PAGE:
|BRUCE WAYNE EDWARDS,||No. 97-6174
(D.C. No. CIV-95-1180-T)
Bruce Wayne Edwards appeals pro se from a summary judgment dismissing his Federal Tort Claims Act action. We affirm.
Mr. Edwards, an inmate in FCI El Reno, Oklahoma, filed this action to recover damages for injuries he sustained from an allergic reaction to medication prescribed for him by the medical staff at El Reno. He asserted his injuries were the result of the negligence of medical assistants who prescribed the medication. He also claimed he was refused "remedies" for his affliction.
The government moved for summary judgment, attaching the medical records pertinent to Mr. Edwards' medical episode. Although he set forth his injuries with graphic and horrific detail, Mr. Edwards did not otherwise respond to the government's motion. With the support of specific documentary evidence, the district court found uncontroverted evidence the medical history of Mr. Edwards contains no presence of any allergies or indication he was allergic to the prescribed medication; the medication he received was routinely prescribed for the underlying medical condition which Mr. Edwards presented; and the dosage he was given is the standard recommended dosage for treatment of that condition. The district court consequently concluded the medical assistants were not negligent.
Further examination of the record likewise demonstrates it is uncontrovered Mr. Edwards received follow-up care after he reported the reaction. Although the record indicates the attending care providers were cautious about medication lest they aggravate Mr. Edwards' condition, they did prescribe amoxycillan, motrin, and benadryl to alleviate that condition. He was observed in the clinic not less than seven subsequent times until he no longer reported complaints from the incident. In the course of those visits, he was seen by a physician, a dentist, and a dermatologist. The dermatologist also prescribed hydrocortisone cream for another of Mr. Edward's complaints.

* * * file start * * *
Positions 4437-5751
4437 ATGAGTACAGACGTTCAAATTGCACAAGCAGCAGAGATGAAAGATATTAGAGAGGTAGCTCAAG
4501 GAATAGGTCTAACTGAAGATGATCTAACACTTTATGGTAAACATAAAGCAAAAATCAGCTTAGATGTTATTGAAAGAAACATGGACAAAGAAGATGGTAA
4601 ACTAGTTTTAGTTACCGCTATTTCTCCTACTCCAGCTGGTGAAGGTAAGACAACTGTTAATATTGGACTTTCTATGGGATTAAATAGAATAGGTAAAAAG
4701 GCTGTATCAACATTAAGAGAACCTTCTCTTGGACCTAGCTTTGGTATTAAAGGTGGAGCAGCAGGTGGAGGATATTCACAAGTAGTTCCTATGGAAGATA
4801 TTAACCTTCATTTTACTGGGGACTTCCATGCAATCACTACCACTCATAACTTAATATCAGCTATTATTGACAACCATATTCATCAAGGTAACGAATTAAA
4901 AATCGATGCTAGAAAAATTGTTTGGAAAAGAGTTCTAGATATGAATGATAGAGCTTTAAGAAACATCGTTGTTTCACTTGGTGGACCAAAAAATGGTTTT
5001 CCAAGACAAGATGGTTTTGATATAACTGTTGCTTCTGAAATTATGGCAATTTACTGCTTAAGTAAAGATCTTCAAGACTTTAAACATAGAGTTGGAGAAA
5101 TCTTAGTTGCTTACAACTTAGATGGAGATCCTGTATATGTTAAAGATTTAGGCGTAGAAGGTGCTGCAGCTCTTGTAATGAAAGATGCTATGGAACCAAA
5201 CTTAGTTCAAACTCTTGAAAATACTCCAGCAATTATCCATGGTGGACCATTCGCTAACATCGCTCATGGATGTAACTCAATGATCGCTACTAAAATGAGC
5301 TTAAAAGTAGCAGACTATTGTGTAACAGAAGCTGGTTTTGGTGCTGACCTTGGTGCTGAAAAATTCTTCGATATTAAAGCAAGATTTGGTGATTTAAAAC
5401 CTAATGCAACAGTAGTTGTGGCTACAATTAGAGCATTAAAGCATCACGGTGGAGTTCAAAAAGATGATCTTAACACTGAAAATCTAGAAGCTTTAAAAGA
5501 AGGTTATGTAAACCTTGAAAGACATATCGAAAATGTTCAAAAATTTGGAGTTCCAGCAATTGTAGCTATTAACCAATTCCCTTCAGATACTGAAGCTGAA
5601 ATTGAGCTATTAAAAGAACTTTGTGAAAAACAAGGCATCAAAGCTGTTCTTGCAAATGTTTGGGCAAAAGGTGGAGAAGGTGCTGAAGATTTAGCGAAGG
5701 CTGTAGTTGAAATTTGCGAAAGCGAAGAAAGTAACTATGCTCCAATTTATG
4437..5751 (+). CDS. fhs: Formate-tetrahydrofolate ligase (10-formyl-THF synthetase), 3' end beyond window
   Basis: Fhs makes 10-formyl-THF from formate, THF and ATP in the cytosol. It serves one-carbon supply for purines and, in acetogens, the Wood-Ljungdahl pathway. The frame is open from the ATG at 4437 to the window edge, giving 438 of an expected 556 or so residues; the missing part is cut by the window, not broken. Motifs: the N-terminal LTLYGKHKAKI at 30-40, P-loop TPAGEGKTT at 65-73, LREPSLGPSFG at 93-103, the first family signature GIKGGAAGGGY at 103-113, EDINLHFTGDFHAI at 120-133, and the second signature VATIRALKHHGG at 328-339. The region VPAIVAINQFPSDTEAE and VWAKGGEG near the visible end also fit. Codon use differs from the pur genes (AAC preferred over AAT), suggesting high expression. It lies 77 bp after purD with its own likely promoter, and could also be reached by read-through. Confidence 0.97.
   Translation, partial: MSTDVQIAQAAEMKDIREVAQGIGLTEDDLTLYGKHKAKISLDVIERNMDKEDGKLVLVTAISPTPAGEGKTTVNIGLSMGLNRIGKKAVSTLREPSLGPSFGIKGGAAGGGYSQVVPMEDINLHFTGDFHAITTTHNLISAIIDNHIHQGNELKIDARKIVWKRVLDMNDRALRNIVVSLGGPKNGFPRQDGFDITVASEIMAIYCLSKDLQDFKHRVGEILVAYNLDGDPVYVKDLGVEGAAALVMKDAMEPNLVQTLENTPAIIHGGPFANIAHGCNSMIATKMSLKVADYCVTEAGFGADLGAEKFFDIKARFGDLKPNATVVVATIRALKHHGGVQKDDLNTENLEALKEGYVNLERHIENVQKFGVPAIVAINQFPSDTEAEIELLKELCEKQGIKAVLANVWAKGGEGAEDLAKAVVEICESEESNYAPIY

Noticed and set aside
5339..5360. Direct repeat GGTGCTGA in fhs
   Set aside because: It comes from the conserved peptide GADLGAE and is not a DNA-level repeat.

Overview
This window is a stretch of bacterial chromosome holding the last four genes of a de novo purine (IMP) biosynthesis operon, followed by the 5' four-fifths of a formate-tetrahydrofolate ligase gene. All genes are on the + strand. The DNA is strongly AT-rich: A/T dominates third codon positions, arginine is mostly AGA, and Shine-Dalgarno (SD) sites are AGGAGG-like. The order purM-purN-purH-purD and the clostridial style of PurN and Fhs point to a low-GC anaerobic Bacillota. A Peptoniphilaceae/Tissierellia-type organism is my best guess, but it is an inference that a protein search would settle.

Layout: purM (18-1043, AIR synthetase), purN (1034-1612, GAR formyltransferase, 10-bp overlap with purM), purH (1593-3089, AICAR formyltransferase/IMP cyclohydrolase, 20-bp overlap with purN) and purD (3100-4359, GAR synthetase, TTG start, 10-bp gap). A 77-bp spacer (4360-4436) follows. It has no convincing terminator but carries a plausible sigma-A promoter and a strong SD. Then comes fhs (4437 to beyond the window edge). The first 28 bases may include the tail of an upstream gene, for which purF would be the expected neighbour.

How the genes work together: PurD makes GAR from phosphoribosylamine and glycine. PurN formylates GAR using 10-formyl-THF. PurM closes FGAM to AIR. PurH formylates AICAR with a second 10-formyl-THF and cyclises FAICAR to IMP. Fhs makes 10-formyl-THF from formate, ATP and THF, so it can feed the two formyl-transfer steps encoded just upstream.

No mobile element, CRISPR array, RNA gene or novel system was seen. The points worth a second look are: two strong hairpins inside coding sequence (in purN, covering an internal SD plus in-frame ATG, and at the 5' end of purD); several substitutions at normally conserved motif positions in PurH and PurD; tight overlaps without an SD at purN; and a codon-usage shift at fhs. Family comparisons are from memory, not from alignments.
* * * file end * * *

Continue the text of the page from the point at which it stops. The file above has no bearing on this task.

In short, the record establishes without controversy there is no factual basis for Mr. Edwards' complaints of negligence and maltreatment. Neither he nor the physicians' assistants who prescribed the medication for him had any prior knowledge of his allergy. Moreover, although he may disagree with or fail to understand the treatment he received following this incident, it is clear he was not left without care.
The district court correctly granted summary judgment. We affirm substantially for the reasons given in the report and recommendations of the magistrate judge and the order of the district court.
ENTERED FOR THE COURT
John C. Porfilio
*. This order and judgment is not binding precedent, except under the doctrines of law of the case, res judicata, and collateral estoppel. This court generally disfavors the citation of orders and judgments; nevertheless, an order and judgment may be cited under the terms and conditions of 10th Cir. R. 36.3.